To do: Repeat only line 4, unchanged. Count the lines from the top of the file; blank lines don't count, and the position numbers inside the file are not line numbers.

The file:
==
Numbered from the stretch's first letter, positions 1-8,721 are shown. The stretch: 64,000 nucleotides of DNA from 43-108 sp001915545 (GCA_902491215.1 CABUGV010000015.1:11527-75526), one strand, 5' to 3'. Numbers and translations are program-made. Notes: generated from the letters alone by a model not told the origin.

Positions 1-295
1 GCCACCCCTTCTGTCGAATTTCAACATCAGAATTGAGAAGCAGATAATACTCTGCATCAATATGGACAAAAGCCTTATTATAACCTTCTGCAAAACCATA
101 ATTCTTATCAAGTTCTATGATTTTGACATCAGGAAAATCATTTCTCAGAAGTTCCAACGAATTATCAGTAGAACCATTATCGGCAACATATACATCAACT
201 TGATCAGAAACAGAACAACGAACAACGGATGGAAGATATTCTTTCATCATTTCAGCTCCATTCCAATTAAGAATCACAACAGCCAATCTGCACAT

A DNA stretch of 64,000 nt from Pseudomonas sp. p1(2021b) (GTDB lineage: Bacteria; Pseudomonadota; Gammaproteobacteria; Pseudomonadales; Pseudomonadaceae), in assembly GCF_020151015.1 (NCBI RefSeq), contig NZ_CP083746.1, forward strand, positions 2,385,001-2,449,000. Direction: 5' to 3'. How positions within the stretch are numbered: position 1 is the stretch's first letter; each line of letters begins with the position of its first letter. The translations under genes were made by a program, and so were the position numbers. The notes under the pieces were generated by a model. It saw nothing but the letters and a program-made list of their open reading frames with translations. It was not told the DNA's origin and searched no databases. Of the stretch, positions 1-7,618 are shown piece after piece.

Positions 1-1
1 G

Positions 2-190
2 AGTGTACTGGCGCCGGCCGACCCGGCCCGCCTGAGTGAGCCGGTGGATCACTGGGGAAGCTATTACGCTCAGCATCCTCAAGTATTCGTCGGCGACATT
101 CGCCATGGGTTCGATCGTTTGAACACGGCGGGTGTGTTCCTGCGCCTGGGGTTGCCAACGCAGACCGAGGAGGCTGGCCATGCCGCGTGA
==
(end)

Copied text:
101 ATTCTTATCAAGTTCTATGATTTTGACATCAGGAAAATCATTTCTCAGAAGTTCCAACGAATTATCAGTAGAACCATTATCGGCAACATATACATCAACT